Police record almost 200 'non-crime' hate incidents since 2018
- Credit: Archant
Suffolk police have recorded almost 200 'non-crime' hate incidents since the beginning of 2018, according to Freedom of Information data.
The force logged 189 hate incidents, perceived to be motivated by a hostility or prejudice, between January 2018 and the end of April.
National guidance requires incidents to be recorded even when an offence has not taken place.
Police use an example of someone being refused service due to perceived prejudice.
Annual totals have fallen from 65 in the 12 months to the end of April 2019 to 47 in 2020/21.
Inspector Vicky McParland said figures had seen a steady decline, replicated nationally, due to lockdown periods since last March, but that there had been an upward trend in hate crime reported since the lifting of restrictions.
“Hate crime is an area, like domestic abuse, where we feel crime is under reported by victims, and we continue to work to engage with communities to build trust and confidence so they feel able to report hate crimes to police," she added.
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In March this year, lawyers argued at the Court of Appeal that College of Policing guidance “violates the right to freedom of expression”.
The case concerned former officer Harry Miller, who was visited at work by Humberside Police in 2019 over allegedly transphobic tweets.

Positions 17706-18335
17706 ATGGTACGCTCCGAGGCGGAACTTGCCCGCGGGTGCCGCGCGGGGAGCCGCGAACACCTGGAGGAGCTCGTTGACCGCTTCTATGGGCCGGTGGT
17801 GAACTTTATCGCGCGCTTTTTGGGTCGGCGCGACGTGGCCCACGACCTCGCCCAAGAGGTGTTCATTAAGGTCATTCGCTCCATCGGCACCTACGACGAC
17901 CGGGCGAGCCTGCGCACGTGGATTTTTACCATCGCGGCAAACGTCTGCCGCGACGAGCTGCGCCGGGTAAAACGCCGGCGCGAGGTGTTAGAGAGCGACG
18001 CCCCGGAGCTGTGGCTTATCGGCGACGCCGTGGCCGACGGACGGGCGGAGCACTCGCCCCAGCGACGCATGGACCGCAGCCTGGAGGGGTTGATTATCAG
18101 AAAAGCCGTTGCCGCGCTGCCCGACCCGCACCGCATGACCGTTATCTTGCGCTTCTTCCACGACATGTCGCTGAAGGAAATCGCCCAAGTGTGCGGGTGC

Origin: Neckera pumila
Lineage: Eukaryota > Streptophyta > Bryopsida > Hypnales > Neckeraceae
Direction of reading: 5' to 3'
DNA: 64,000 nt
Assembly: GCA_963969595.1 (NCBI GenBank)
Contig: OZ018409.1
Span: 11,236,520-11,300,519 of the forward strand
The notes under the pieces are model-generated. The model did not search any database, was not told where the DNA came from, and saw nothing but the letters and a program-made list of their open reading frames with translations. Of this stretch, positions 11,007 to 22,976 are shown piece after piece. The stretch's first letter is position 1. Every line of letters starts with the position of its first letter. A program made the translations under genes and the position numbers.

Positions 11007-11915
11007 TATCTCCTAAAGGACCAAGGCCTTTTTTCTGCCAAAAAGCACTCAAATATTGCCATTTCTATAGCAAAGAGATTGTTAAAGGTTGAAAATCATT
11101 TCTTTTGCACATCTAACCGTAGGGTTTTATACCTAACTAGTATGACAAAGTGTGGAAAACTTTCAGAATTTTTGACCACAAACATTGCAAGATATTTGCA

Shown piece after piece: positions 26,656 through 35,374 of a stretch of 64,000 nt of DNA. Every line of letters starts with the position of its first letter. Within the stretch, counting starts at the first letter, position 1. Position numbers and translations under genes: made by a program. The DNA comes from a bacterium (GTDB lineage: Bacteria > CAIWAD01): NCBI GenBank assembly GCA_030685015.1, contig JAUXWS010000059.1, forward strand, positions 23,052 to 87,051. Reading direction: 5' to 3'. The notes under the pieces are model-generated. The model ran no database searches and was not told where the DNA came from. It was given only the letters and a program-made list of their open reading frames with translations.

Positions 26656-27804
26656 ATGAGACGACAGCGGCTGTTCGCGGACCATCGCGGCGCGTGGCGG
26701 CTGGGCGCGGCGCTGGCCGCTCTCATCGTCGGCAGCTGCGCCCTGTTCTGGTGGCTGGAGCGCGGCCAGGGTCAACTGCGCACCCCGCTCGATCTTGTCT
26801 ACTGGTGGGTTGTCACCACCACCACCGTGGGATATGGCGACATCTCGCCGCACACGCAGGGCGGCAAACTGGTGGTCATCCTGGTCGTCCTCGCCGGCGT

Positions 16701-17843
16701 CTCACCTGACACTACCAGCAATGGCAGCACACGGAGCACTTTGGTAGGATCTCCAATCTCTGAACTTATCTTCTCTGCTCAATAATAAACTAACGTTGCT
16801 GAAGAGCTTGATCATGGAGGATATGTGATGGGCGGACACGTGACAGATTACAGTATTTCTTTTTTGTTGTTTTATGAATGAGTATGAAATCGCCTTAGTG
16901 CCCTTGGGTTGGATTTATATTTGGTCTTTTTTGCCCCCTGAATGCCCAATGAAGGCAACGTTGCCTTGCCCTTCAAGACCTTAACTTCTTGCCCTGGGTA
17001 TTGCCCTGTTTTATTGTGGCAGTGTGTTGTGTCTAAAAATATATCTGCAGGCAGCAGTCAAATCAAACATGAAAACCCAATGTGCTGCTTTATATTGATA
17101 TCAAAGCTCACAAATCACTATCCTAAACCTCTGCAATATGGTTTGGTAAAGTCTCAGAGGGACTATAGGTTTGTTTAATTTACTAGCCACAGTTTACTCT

The High Court ruled that the force's actions were a “disproportionate interference” with his right to freedom of expression, but rejected his challenge of the guidance, finding it was not disproportionate.
A result in the appeal case is expected later in the year.
Non-crime hate incidents do not show up on ordinary criminal record certificates, but can be disclosed on an enhanced criminal record check requested by certain employers.
David Tucker, from the College of Policing, said police had responded to non-crime incidents involving things like anti-social behaviour and community tensions for decades.
He said hate incidents were no different, and had been recorded following a recommendation in the Macpherson report.
Mr Tucker described a non-crime incident as a "record of an investigation into an event that has caused a member of the public concern".
He said the guidance was in place to draw together Home Office crime counting rules, national standards for incident recording and various pieces of case law.
“The guidance is in place to protect the public and it is continually kept under review," he added.